Trusts as a Planning Strategy
Find your plan of attack. Read on to decode the acronyms of wealth transfer and clear the mystery.
There are many different types of trusts that can help alleviate the effects of gift and estate tax and direct the flow of your wealth transfer. By designing a well-planned trust strategy, you can transfer your wealth in the most efficient way possible.
Grantor retained annuity trusts (GRATs)
A GRAT is a type of trust that makes annuity payments back to its grantor over a number of years and then transfers any remaining value to a beneficiary. When a GRAT is created, the IRS uses a set growth rate (called the 7520 rate) to estimate the trust’s future value. It then subtracts the annuity payments from the future value to determine the remainder—the only portion taxed as a gift. Because GRATs are taxed upfront, any excess growth (growth above the 7520 rate) will be not be subject to gift taxes. Therefore, grantors often select annuity payments that equal the IRS’s expected future value, creating a GRAT that incurs no gift tax and leaves all excess growth as the remainder.
Common recommendations include keeping the term length of a GRAT relatively short, depending on the time horizon, or creating several short-term GRATs rather than one long-term GRAT. The reason for this is that if the grantor dies prior to the expiration of the GRAT term, the GRAT will fail in its purpose and all assets will remain subject to estate tax. For this reason, many opt for a “rolling GRAT;” which is a series of consecutive short-term GRATs. This technique also helps to hedge some of the risk of market fluctuations. However, short-term and rolling GRATs require larger annuity payments, so if there isn’t a large amount of liquid assets available, a long-term GRAT may be more effective.
Things to keep in mind when considering GRATs:
- GRATs are still subject to income taxes.
- GRATs are irrevocable—they cannot be changed or terminated.
- GRATs are legally required to pay annuities, regardless of growth.
Grantor retained unitrusts (GRUTs)
GRUTs are almost identical to GRATs, with the only difference being in how annual payments are determined. Instead of returning a fixed amount, GRUT annuities are a percentage of the trust’s value that year. That means that the income distributions will be less stable and may be higher one year, but lower the next.
Irrevocable life insurance trusts (ILITs)
ILITs are trusts designed to hold the life insurance policy of their creator. An ILIT essentially removes your life insurance policy from your official property, thereby protecting it from estate taxes. This type of trust also provides the surviving beneficiaries with funds while not passing into their estates, which helps avoid estate taxes as well. ILITs can help grantors feel secure because they guarantee that no matter how much a grantor spends in their lifetime, their beneficiaries will still receive an income after their death from their life insurance policy.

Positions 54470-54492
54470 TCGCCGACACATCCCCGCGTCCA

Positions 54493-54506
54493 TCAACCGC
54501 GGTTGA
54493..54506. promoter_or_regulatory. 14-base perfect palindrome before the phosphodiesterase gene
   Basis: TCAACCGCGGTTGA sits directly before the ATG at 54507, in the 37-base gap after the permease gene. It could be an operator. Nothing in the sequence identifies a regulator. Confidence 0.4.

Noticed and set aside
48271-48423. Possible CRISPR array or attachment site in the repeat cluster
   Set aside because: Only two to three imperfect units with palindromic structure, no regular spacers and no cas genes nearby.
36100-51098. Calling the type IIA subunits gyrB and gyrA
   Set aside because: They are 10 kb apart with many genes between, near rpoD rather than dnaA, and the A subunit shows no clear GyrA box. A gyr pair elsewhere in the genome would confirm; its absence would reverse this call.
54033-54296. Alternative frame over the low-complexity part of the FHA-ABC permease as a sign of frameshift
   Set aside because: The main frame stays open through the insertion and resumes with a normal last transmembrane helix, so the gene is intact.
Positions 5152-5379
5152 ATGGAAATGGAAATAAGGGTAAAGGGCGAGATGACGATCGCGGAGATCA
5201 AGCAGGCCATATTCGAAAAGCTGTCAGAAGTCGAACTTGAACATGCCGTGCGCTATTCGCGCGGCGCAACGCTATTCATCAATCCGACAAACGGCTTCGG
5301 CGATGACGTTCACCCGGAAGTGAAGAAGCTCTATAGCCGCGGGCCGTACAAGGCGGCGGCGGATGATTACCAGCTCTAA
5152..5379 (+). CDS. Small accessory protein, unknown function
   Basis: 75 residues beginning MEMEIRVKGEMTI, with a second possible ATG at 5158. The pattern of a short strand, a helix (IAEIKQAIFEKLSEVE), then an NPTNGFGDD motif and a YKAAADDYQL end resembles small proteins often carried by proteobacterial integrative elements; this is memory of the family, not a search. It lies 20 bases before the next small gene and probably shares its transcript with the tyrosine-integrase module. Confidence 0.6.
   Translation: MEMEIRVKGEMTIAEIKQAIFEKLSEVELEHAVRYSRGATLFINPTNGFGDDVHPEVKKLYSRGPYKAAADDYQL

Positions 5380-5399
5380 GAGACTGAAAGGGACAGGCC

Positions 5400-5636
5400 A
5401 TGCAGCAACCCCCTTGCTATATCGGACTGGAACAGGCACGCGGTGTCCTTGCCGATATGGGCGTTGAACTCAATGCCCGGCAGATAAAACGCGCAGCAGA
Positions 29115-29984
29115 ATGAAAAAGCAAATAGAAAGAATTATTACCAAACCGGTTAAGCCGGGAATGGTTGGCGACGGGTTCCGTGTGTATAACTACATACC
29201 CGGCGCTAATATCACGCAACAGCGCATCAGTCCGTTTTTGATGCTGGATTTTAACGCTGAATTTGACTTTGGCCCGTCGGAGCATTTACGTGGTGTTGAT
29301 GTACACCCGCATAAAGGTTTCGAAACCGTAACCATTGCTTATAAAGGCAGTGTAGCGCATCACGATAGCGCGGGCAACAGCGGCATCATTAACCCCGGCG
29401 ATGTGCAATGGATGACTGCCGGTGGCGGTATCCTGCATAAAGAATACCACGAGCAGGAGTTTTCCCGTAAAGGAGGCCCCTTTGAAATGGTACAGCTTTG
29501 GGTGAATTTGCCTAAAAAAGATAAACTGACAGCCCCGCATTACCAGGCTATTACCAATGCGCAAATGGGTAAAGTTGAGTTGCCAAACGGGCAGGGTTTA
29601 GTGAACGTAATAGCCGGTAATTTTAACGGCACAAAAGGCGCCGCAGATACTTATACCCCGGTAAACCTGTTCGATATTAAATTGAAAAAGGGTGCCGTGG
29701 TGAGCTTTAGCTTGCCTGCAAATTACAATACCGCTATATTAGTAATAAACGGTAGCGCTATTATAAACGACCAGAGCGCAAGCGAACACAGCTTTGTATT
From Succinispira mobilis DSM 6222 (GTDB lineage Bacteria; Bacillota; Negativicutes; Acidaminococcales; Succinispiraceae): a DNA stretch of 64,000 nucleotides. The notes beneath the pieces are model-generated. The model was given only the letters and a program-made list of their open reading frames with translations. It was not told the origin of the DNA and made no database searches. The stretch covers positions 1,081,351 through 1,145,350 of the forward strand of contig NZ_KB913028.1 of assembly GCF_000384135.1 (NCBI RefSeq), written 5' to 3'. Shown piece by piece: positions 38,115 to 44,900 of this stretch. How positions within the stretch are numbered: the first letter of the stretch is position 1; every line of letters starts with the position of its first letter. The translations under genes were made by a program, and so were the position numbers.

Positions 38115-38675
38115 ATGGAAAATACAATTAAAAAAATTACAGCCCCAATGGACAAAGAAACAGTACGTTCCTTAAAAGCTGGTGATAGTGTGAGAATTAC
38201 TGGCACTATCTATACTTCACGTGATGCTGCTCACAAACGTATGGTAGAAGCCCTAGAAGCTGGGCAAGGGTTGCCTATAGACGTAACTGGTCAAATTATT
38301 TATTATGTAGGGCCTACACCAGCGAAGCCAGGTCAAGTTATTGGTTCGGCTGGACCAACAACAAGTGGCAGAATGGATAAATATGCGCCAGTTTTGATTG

When considering ILITs, keep in mind the following:
- It takes three years after the ILIT is created for the IRS to consider the trust as outside the grantor’s estate.
- A provision known as Crummey powers allows beneficiaries to take small gifts annually from the trust for a brief period of time (usually 30 days). This allows beneficiaries to avoid gift taxes by taking the funds out in small amounts rather than receiving the total value of contributions as a large gift once the grantor dies.
Intentionally defective grantor trusts (IDGTs)
IDGTs are trusts that make the grantor the owner of the trust for income tax purposes but not for estate tax purposes. Using a trust with the word “defective” in its name may seem counterintuitive, but this simply refers to the fact that the grantor is taxed on the income the trust receives. The “intentional” part of the trust hints at the fact that this type of taxation allows the trust itself to remain untouched, leaving more money for the grantor’s future heirs. This “defect” in the trust is what makes it such a useful tool for generational wealth transfer.
This type of trust essentially freezes assets for estate tax purposes by allowing them to grow outside of their estate without income tax reductions, as the trust income tax is applied to the grantor instead of the trust itself. Since the tax rates escalate much more quickly for trusts than for individuals, this type of trust helps to save on overall income tax by putting the taxes in a lower bracket. As of 2017, trusts that earn over $12,500 will be taxed at a 39.6 percent rate—an individual would have to make over $418,401 before he or she was subject to those same rates.
Choosing a trust to aid your wealth transfer plan can be tricky, so it’s important to work with legal and financial professionals to do so. You should consider the unique aspects of each trust and whether or not they fit with your wealth transfer plan and your family’s needs. Whether you choose one type of trust or a combination of trusts, the most important thing is that you pass on your money in a way that makes you feel secure about the future of your legacy.